Political immaturity behind campus violence

SFI leader Abhimanyu became the first student fatality of strife between rival unions at Maharaja's College in Ernakulam

Abhimanyu’s murder came as a devastating news. As an alumnus of Maharaja’s College, I never expected such a tragic news from that campus in this age. Nobody can justify students killing each other no matter what ideology drives them.

When I was a student of the Maharaja’s, we were saddened by the news of the murder of Muthukoya. The man from Lakshadweep was the victim of mistaken identity. He had gone to the college hostel to meet some of his fellow islanders.

Abhimanyu had gone far from his home to pursue studies in Ernakulam. He comes from Vattavada in Idukki, a place vastly different from a cityscape. The wails of his mother on television were heartbreaking. I am a mother too. No mother can keep her composure when her son lies lifeless in front of her.

We might think that our children are better-positioned educationally and culturally. That is not the case. They are yet to attain real culture and political maturity. That is why our campuses turn into killing fields. They have submitted their thinking capacity to political leaders and spiritual masters. Precisely for this reason, our campuses will stay dangerous.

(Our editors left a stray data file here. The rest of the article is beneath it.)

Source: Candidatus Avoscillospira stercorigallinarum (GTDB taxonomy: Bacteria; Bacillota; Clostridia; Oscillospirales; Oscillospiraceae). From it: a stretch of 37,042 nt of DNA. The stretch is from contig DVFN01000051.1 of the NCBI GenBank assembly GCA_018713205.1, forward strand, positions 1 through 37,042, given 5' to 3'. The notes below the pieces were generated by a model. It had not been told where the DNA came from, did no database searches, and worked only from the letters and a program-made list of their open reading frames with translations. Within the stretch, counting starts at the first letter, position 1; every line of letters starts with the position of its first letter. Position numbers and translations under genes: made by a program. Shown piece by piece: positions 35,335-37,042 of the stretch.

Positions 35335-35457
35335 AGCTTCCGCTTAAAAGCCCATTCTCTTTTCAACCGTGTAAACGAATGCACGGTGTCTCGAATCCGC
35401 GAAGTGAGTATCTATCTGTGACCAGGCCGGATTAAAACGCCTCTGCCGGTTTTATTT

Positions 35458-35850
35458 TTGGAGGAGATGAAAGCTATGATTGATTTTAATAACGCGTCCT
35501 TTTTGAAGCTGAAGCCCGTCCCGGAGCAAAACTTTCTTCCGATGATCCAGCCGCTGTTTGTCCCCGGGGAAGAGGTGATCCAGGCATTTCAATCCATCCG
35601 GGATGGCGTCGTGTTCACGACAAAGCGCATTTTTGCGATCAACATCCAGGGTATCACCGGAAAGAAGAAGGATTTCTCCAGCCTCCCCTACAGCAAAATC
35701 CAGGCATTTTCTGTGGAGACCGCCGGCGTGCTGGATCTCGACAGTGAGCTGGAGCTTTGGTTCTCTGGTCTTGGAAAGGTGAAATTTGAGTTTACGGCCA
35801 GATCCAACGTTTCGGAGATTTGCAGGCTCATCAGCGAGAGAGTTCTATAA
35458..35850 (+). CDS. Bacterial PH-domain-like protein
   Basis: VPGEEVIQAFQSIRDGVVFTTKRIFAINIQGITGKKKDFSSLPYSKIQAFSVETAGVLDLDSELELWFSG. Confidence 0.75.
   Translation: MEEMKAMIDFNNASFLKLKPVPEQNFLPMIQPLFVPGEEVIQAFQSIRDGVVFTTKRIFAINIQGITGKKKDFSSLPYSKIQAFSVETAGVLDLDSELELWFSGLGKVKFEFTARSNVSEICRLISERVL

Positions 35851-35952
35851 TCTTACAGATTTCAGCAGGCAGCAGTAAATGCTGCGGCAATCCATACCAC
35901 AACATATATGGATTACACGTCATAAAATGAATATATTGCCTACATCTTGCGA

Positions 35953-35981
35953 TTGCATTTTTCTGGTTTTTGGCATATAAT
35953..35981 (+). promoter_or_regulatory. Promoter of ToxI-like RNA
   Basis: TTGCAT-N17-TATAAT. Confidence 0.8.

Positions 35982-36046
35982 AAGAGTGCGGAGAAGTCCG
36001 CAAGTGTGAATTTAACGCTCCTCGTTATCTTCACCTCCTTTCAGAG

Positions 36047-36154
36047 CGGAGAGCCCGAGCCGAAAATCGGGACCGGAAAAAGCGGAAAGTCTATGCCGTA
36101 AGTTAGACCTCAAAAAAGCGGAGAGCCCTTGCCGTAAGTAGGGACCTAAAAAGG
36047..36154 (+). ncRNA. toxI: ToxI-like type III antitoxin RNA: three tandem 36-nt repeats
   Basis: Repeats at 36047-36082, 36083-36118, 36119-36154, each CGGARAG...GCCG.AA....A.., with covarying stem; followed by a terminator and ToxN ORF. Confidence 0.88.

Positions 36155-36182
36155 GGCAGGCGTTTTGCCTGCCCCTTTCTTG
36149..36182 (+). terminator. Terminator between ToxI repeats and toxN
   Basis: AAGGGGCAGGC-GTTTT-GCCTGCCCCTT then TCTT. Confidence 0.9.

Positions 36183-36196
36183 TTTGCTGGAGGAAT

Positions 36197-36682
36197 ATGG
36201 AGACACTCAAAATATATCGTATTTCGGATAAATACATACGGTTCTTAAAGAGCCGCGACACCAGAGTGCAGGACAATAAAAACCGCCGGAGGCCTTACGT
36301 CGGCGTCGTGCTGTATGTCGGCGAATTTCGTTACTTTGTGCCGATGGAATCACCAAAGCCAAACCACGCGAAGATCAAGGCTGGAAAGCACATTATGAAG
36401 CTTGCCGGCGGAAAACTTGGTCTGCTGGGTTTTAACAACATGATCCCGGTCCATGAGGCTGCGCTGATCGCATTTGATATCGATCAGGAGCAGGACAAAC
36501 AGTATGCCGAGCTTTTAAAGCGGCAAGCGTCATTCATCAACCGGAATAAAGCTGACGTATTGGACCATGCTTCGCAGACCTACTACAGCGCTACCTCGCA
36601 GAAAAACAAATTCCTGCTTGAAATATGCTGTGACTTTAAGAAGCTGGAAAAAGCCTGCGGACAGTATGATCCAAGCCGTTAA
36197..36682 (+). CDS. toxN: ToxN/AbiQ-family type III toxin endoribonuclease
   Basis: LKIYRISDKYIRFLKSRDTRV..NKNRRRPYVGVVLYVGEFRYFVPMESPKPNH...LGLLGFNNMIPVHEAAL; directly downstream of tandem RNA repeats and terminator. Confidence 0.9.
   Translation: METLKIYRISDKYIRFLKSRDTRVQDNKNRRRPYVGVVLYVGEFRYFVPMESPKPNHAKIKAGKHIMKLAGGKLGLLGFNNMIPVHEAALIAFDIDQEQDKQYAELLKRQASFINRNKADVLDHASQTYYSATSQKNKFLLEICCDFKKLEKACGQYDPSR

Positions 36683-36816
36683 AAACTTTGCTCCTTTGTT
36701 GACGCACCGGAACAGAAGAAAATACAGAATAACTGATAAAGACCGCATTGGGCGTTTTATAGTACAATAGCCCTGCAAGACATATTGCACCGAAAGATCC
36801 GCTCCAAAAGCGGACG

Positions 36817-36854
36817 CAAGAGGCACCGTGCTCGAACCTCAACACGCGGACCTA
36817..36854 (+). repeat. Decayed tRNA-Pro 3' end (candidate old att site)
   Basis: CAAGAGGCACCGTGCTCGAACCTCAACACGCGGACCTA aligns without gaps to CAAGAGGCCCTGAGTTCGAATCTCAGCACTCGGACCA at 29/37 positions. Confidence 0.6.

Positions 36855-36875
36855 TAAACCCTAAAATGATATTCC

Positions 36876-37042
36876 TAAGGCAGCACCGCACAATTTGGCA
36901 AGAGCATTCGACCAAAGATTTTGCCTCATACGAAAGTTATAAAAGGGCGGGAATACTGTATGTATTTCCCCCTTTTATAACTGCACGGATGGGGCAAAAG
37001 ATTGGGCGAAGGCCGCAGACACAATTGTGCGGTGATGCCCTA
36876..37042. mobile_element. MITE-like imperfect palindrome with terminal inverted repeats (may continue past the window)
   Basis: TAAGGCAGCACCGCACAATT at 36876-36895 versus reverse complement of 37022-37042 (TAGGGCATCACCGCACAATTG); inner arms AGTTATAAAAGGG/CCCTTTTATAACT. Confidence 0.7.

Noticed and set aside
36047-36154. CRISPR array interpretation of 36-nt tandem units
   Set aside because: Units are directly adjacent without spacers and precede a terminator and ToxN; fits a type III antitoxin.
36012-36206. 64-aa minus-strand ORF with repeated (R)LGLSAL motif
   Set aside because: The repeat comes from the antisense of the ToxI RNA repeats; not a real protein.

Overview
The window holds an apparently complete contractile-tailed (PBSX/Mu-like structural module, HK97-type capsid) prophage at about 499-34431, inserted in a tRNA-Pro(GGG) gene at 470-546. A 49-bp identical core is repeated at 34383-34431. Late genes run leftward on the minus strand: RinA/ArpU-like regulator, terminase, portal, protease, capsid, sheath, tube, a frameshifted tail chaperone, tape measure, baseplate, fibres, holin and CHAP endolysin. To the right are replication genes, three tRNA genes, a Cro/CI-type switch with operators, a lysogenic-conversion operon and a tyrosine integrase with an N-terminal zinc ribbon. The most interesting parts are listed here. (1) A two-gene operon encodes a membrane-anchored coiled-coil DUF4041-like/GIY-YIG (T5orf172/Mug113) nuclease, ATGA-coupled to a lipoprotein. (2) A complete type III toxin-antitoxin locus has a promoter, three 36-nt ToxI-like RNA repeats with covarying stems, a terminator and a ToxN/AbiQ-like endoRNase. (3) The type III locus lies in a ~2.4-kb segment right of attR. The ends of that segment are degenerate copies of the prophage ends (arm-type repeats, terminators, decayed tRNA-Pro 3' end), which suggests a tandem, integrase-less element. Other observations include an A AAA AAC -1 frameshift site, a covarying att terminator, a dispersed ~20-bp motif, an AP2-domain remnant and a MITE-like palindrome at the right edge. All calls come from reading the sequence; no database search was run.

The unfortunate incident happened in a college which has made immense contributions to the intellectual and cultural spheres of Kerala. This was not the Maharaja’s I went to. That campus had room for every conflicting streams of thought.

We were blessed with strong-willed teachers who knew the pulse of the students and ready to correct them. We do not have teachers with the calibre of M K Sanoo or M Leelavathi anymore. I had worked as a teacher and I know the challenges of the profession. But I have to say that the profession has hit pathetic lows in colleges including Maharaja’s.

The teachers who are supposed to guide the younger generations are in the thralls of partisan politics and trade unionism. We have not forgotten the sad episode when some students burned the chair of the principal. Such a humiliating scene would not have happened had the teachers acted on time.

I had gone to Maharaja’s to attend a recent alumni meeting. The memories are still fresh in my mind. But the latest news has come as a shock. This murderous politics would not have happened if we had sworn by the politics of truth and the culture of virtue.

Maharaja’s is still a passion. Please do not pollute it.

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